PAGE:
The apparatus having the aforementioned structure was employed to remove the plastic mold 6 as follows:

First, the plastic mold 6 in which the ceramic slurry 7 was charged and solidified was arranged in the vacuum vessel 10. Then, thermal decomposition was carried out under conditions of a temperature of not more than 500 C. and a degree of vacuum of not more than 10-4 Torr.

At this time, the resin of the plastic mold 6 was decomposed and evaporated at extremely higher rates than those in the atmosphere while sublimation was caused when the plastic mold 6 was made of small molecular weight resin, whereby it was possible to remove the plastic mold 6 without exerting force on the fine ceramics structure 8. Consequently, it was possible to form the fine ceramics structure 8 having columnar projections of 10 μmφ at a height of 100 μm.

(2) Method by Laser Ablation

The plastic mold can be removed using laser ablation due to the difference between threshold values of the fine ceramics structure and the plastic mold in relation to ablation. In other words, it is possible to ablate and remove only the plastic mold while leaving the fine ceramics structure undamaged by using a laser power with a value between threshold energy density values of the plastic mold and the ceramics. A concrete example is now described.

Laser ablation was carried out on a plastic mold of acrylic and a fine ceramics structure of lead zirconate titanate, for example, with an ArF excimer laser beam. FIG. 2 illustrates the relation between one-shot laser power density (mJ/cm2) and the amount of ablation (μm) per shot.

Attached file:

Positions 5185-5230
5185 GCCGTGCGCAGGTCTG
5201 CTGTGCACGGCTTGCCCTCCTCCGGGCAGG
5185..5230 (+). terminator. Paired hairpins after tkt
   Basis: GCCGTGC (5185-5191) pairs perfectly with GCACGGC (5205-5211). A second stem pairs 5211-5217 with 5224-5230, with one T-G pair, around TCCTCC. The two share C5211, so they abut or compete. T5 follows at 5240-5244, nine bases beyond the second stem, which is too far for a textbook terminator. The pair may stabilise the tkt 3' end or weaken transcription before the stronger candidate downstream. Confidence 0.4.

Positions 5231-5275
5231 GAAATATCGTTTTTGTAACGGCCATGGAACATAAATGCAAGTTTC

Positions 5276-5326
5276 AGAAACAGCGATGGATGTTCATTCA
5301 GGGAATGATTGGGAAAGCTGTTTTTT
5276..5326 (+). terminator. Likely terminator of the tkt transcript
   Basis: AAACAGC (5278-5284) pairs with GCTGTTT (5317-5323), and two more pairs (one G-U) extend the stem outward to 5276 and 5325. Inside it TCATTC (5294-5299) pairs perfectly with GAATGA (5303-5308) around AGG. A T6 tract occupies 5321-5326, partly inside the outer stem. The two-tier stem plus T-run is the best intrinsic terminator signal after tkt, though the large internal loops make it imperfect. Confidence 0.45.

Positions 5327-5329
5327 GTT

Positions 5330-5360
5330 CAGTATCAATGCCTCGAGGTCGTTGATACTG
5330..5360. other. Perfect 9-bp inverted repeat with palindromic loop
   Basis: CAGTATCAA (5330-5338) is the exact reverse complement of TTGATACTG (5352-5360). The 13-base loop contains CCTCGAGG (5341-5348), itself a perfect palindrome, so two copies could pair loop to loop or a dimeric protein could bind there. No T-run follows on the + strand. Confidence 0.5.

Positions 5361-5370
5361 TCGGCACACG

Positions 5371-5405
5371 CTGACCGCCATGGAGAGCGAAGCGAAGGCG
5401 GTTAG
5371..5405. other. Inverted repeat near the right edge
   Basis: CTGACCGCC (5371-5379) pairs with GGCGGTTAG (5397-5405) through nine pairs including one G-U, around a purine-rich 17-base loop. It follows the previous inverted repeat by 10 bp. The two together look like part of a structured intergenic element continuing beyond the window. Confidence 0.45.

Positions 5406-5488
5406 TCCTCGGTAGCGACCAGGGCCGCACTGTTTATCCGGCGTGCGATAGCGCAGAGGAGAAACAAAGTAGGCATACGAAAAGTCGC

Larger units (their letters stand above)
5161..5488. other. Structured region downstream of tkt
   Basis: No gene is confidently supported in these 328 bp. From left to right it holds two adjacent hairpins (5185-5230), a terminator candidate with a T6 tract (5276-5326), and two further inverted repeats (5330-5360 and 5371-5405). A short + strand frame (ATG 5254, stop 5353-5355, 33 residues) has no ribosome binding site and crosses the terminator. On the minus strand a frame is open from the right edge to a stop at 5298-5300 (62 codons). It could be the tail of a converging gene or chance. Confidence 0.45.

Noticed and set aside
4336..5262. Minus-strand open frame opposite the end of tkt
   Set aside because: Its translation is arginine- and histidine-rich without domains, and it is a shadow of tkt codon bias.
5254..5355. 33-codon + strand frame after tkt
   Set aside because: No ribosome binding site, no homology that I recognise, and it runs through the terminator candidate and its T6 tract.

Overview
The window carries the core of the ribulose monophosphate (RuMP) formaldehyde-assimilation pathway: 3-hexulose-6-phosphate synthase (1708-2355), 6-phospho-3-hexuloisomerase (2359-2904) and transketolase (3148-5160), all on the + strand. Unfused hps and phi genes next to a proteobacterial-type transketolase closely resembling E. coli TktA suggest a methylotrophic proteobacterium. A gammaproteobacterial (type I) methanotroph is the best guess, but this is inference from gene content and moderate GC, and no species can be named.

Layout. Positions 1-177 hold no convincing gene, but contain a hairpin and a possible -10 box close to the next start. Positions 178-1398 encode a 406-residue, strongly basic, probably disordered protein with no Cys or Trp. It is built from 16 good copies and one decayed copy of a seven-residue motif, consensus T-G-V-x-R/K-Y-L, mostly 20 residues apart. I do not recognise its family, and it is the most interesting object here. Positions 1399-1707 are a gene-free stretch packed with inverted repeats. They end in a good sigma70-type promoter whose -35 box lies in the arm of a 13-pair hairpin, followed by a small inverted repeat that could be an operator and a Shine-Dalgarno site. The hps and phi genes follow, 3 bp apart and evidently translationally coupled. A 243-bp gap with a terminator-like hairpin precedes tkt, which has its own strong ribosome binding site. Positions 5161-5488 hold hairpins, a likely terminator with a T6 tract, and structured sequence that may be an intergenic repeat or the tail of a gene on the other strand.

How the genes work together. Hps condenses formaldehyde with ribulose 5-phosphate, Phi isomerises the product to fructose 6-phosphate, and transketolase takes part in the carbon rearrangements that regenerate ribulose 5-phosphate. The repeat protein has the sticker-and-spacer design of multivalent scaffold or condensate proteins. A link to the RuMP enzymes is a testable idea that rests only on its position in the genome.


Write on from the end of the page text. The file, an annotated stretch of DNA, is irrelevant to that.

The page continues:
It was possible to remove only the plastic mold through ablation without exerting an influence on the ceramics structure, by applying the laser beam at an energy density of not more than 350 mJ/cm2 which was the threshold value of ceramics. Consequently, it was possible to form a fine ceramics structure having columnar projections of 10 μmφ at a height of 100 μm.

FIG. 3 schematically illustrates an exemplary apparatus for removing a plastic mold by laser ablation in accordance with the present invention.

Referring to FIG. 3, this apparatus is formed by a laser beam source 20, a mirror 21, and a scanning stage 22 for receiving and moving the plastic mold 6. When it is necessary to remove the plastic mold 6 in a wide area, for example, a laser beam 23 can be applied to only a necessary area through such an apparatus.

(3) Method by Plasma Etching

When etching is carried out with a plasma of oxygen and Freon, for example, resin is decomposed at a high rate while ceramics is etched at a low rate. It is possible to remove the plastic mold by use of a difference in dry etching resistance between the fine ceramics structure and the plastic mold. A concrete example is now described.